Frankie Housley

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Frankie Housley
Born (1926-10-12)October 12, 1926
Knoxville, Tennessee
Died January 14, 1951(1951-01-14) (aged 24)
Philadelphia, Pennsylvania
Cause of death plane crash
Resting place Knoxville, Tennessee
Occupation Flight attendant
Employer National Airlines
Known for heroism after plane crash

Mary Frances "Frankie" Housley (October 12, 1926 – January 14, 1951) was the lone flight attendant on National Airlines Flight 83, which crashed after landing at Philadelphia International Airport on January 14, 1951.[1] She led 10 passengers to safety, then returned to the burning cabin to save an infant. She died in the attempt and was later found holding the four-month-old baby in her arms. The story of her courage made national headlines, including an item in Time magazine.[2] One passenger called her a "real hero". A congressman labeled her the bravest American in history.[3]

Early life[edit]

Frankie Housley was born in Knoxville, Tennessee, the daughter of John H. Housley and Fannie Mayer Housley.[1] She grew up in Fountain City and attended Central High School, where she was a member of the Bowling Club, Science Club, and Glee Club, and a member of the honor society. She attended the University of Tennessee for one year but left to get married. She was soon divorced, then worked as an office assistant for doctors in Jacksonville, Florida. In 1950, she applied for a job as a flight attendant, and was hired the next day.

The crash[edit]

At 2:13pm, January 14, 1951, National's Flight 83, a DC-4, landed in Philadelphia from Newark, New Jersey, en route to Norfolk, Virginia.[3] It skidded off the icy runway, through a fence, and into a ditch. The left wing broke off, rupturing the gasoline tanks, and the plane caught fire. Housley opened the emergency door and saw the ground eight feet below. Returning to the cabin, she helped passengers release their seat belts, guided them to the door and gave a gentle shove to those who were hesitant to jump. After saving 10 passengers, she returned to the cabin to try to rescue a baby. After the fire was extinguished, the bodies of five women and two infants were found. One of the women was Frankie Housley with a four-month old infant in her arms.[4]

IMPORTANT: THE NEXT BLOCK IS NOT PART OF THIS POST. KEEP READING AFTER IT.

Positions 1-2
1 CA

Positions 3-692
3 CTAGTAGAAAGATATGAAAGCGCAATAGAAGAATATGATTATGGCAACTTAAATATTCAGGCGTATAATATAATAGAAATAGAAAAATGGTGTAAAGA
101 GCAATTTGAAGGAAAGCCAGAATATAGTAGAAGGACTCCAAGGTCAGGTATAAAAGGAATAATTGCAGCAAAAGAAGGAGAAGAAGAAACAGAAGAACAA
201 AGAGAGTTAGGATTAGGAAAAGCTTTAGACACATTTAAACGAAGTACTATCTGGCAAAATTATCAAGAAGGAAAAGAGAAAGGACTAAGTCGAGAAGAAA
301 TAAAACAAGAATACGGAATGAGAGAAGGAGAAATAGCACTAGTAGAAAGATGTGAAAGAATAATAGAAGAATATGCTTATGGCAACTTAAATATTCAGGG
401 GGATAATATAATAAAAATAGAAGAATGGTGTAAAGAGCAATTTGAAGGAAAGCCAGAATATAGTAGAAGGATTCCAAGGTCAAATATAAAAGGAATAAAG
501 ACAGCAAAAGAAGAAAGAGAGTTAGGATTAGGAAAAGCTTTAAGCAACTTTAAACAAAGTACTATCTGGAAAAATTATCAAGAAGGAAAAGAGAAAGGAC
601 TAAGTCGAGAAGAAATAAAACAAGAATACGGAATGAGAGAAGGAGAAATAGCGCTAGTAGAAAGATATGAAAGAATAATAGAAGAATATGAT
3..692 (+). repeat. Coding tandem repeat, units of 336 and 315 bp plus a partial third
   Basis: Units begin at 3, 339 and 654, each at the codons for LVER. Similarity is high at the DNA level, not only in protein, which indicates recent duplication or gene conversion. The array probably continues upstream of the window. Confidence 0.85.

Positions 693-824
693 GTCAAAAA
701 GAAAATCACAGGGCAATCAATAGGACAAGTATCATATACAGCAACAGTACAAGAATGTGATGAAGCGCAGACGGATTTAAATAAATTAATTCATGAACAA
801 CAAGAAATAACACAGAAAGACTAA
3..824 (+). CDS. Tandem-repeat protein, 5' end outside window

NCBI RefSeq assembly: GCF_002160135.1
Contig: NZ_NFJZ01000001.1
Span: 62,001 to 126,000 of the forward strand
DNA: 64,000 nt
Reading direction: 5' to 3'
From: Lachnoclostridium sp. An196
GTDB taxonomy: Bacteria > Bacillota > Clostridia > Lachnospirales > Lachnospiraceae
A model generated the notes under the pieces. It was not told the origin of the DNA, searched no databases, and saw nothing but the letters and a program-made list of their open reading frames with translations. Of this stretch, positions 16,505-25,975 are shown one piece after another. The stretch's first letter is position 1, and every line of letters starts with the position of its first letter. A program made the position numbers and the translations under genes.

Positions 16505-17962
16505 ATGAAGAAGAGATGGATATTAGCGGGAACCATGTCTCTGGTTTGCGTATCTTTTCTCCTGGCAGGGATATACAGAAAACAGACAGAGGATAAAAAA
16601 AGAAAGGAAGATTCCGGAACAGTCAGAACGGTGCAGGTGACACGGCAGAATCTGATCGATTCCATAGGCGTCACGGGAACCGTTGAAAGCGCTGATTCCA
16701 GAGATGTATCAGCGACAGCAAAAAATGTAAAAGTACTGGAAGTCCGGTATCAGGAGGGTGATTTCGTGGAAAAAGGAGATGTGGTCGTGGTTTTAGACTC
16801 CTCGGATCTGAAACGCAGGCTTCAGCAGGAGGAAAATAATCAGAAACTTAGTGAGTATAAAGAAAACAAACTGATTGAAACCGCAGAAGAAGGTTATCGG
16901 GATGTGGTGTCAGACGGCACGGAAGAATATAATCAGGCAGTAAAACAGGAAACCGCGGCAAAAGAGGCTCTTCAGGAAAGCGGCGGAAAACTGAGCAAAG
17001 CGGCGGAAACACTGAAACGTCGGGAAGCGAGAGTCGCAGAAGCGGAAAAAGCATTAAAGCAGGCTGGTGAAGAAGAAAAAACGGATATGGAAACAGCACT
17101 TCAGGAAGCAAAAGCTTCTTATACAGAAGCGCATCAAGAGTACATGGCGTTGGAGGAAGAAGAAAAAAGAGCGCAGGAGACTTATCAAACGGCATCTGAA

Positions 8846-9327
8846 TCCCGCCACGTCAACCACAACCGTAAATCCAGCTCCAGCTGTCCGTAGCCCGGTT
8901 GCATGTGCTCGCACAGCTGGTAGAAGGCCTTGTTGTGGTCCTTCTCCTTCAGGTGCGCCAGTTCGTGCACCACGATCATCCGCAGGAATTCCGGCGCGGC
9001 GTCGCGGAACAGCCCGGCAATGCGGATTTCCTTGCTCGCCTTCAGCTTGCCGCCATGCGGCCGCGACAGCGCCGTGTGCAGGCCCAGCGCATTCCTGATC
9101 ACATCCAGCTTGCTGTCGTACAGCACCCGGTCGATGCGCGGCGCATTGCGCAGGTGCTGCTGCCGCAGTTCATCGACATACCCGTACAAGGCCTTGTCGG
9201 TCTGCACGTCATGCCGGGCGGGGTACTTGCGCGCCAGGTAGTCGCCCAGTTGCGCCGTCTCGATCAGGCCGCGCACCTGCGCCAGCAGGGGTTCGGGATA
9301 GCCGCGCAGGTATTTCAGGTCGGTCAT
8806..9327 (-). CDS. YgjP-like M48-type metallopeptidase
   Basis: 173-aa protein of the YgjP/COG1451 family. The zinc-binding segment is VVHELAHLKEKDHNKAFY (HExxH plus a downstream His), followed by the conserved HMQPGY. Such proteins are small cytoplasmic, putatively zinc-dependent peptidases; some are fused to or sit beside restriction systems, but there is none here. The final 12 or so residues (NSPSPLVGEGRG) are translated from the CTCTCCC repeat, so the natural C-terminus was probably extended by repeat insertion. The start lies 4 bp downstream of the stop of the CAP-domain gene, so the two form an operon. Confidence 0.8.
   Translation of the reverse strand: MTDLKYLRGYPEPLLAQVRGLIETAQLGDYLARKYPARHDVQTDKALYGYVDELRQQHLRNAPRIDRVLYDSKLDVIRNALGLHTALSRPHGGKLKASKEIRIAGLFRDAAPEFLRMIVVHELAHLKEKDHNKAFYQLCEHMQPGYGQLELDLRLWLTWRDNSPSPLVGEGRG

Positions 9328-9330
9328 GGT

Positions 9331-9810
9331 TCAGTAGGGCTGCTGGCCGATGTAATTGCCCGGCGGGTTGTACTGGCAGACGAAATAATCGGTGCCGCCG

Aftermath[edit]

National Airlines installed a plaque in Housley's honor at Variety Children's Hospital in Miami.[5] There is a memorial to her in front of the Engine 78 firehouse at Philadelphia International Airport.[6] Entertainer Eddie Cantor performed a benefit show in Jacksonville to raise money for a new wing of the Hope Haven Hospital for Crippled Children to be named in Housley's honor. The Knoxville chapter of the Shriners dedicated a room in the Crippled Children’s Hospital to Frankie Housley. Fifteen years later, Reader's Digest published A Girl Named Frankie; its author, MacKinlay Kantor, called her "the Bravest Woman In America."[3]

References[edit]

  1. ^ a b J.C. (Jim) Tumblin. "Fountain Citians Who Made A Difference". Retrieved 2008-01-24. 
  2. ^ "Take Your Time". Time. Jan 22, 1951. Retrieved 2008-01-24. 
  3. ^ a b c Jack Neely. "The Bravest Woman in America". Metro Pulse. Archived from the original on 2008-01-27. Retrieved 2008-01-24. 
  4. ^ Frankie Housley, and some that survived that 1951 plane crash
  5. ^ "Air Line Plans Memorial To Stewardess". Reading Eagle. AP. January 27, 1951. p. 16. 
  6. ^ Bykofsky, Stu (August 12, 2013). "Philadelphia's forgotten airline heroine needs a better memorial". Philadelphia Inquirer.